Paragon (1801 ship)

Paragon was launched at Lancaster in 1801, or 1800. She traded across the Atlantic with the West Indies, South America, and North America. She captured one French vessel, and was herself captured, but swiftly recaptured by the Royal Navy. She was last listed in 1830, but with stale data from 1825.

United Kingdom
Name: Paragon
Builder: Lancaster
Launched: 1801
Fate: Last listed 1830
General characteristics
Tons burthen: 295,[1][2] or 308[2] (bm)
  • 1802:14 × 9-pounder guns + 6 × 24-pounder carronades[3]
  • 1803:14 × 4&6-pounder guns[2]
  • 1804:14 × 4&6-pounder guns[2]
  • 1805:14 × 4&6-pounder guns[2]
  • 1807:10 × 9-pounder guns[2]
  • 1814:2 × 12-pounder carronades


Paragon entered Lloyd's Register in 1801 with W. Hart, master, Ridley, owner, and trade London–Demerara.[1] After the resumption of war with France, Captain William Hart acquired a letter of marque on 20 June 1803.[2]

Lloyd's List reported on 12 August 1803 that Paragon, of Lancaster, Hart, master, while south of the Azores, had captured Harmonie. Harmonie had been sailing from New Orleans to Marseilles. Paragon sent her into Lancaster.[4]

On 12 October 1804 Captain Paul Redmayne acquired a letter of marque.[2] Captain William Hart acquired a letter of marque on 2 October 1805.[2]

Lloyd's List reported on 10 June 1806 that Paragon had gone on shore at Berbice. She had then go into Demerara to unload, having lost her rudder.[5]

On 4 August 1807 Captain Robert Millar acquired a letter of marque. This letter of marque gave Paragon's burthen as 308 tons.[2] Lloyd's Register for 1807 showed Paragon's master changing from W. Hart to R. Millar, her owner from Ridley to Robinson, and her trade from London–Demerara to Greenock–Halifax, Nova Scotia.[6] From Greenock she also sailed to New York City and to Demerara. In 1809 her master and owner changed to Forsyth.

Year Master Owner Trade Source
1810 Forsyth Forsyth Greenock–Demerara Register of Shipping (RS)
1812 Forsyth Holt Liverpool–Lisbon RS

Paragon, Clint, master, was sailing from Liverpool to Buenos Aires in company with William, Gell, master, when on 3 April 1813 they encountered the American privateer Grand Turk at 27°S 40°W. Grand Turk was armed with 16 guns and had a crew of 130 men. An engagement ensued that lasted 17 minutes before the two British merchantmen struck. William had suffered two men killed and six men wounded.[7]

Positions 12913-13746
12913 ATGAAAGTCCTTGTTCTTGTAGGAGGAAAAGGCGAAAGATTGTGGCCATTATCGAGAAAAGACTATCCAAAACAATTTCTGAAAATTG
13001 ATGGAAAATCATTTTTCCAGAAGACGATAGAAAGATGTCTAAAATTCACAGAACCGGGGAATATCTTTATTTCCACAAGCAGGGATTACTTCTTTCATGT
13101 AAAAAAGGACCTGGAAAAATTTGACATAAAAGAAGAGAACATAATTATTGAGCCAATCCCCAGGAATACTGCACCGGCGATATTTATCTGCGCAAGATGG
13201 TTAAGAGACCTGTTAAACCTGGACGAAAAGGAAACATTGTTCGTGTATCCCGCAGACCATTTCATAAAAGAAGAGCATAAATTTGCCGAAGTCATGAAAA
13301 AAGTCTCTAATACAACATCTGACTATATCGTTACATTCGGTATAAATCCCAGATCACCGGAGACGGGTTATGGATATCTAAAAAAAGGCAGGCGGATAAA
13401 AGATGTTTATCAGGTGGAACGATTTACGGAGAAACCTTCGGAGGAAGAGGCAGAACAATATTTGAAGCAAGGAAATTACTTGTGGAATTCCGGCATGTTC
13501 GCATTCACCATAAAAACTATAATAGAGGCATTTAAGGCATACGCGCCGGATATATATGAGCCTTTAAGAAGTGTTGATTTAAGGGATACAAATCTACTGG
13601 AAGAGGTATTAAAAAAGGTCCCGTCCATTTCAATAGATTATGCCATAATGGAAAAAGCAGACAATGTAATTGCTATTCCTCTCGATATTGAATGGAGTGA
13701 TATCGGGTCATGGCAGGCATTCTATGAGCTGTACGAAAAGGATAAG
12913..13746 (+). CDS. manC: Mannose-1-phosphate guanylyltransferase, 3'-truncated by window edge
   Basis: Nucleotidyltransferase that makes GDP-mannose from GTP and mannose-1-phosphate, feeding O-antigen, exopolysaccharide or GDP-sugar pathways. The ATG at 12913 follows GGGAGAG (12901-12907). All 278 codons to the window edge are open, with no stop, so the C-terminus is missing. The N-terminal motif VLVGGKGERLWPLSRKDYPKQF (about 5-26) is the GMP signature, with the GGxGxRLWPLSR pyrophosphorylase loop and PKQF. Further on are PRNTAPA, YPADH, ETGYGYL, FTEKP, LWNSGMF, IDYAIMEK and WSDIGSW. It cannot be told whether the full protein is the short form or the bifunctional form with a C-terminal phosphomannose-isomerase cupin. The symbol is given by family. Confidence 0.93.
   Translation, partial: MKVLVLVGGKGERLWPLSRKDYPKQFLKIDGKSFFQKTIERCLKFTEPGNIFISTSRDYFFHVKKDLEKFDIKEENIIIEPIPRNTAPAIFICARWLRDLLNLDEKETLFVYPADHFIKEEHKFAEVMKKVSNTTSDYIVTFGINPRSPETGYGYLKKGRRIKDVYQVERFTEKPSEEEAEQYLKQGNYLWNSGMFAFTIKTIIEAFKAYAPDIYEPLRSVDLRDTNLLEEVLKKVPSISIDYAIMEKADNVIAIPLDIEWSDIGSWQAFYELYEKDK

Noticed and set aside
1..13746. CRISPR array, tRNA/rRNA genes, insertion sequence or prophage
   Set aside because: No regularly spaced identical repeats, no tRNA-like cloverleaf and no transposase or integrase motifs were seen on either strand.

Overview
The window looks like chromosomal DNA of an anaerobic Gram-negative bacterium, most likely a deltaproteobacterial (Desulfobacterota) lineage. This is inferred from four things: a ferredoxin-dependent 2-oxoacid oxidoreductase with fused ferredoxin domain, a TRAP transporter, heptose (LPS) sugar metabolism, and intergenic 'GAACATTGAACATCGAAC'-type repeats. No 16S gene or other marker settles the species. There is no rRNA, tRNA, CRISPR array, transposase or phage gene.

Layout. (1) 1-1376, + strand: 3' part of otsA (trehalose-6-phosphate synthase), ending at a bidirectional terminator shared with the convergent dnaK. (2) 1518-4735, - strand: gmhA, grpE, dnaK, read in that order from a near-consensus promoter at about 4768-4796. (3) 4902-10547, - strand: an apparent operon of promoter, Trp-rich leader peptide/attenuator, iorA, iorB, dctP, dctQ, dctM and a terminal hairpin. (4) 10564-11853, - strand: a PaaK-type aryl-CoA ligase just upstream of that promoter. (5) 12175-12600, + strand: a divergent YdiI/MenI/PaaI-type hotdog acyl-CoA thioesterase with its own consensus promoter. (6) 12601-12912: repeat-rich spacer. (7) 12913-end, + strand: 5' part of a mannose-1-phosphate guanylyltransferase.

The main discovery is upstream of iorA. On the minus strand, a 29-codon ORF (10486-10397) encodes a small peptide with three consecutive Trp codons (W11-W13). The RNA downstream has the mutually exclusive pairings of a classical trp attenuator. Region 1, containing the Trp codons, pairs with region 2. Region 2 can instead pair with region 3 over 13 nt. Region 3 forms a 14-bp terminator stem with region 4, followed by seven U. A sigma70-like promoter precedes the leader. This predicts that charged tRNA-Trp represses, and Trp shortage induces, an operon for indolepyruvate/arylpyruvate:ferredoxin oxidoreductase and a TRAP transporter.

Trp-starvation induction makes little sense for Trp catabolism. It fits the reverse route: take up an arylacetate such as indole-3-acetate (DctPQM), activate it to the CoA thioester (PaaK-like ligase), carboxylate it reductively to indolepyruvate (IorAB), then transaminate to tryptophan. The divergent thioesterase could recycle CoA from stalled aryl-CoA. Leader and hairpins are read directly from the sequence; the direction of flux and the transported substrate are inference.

HMS Tenedos recaptured Paragon near Boston and Paragon arrived at Halifax on 2 June. William remained a prize and arrived at Salem on 30 May.[8] A great wind struck Halifax on 12 November, sinking or damaging many ships. One of these was the "ship Paragon", which had been driven ashore, lost her mizzenmast, and had her upper works greatly damaged.[9] Lloyd's Register for 1814 had the annotations "captured" by her name. It also showed her master as changing from J. Clint to D. Stewart.[10] The Register of Shipping for 1815 showed Paragon with Stewart, master, Collins, owner, and trade London–Halifax. It also noted that she had undergone repairs in 1814.[11]

On 21 August Paragon, Stuart, master, sailed from Portsmouth for Halifax. The transport Alexander arrived at Plymouth from Halifax on 25 October. On her way she had encountered Paragon at 47°33′N 37°0′W. Paragon was on her way to Halifax but had been dismasted and was "in great distress". Alexander rendered assistance and parted on 14 October.[12] Paragon, Stewart, master, arrived at Halifax on 5 November, having come via Newfoundland.

Year Master Owner Trade Source & notes
1815 D. Steward Collins London–Hallifax Register of Shipping (RS); damages repaired in 1814
1820 W. Hide
G. Smith
Capt. & Co. London–Grenada
Lloyd's Register (LR); large repair 1817

On 23 July Friendship, Weeks, master, had to put into Exmouth with damage. Paragon, Smith, master, had run into her as Paragon was coming from America.[13]

Paragon, Smith, master was entering Shields Harbour when she ran aground on the Herd Sand[14] on 4 November 1821.[15] She was later refloated and taken in to South Shields.[16] She underwent a large repair in 1821.


Paragon was last listed in the Register of Shipping in 1825 with trade London coaster.[17] She was last listed in Lloyd's Register in 1830 with trade London–Newcastle.[18] Information in Lloyd's Register was stale, having shown no change relative to 1825.


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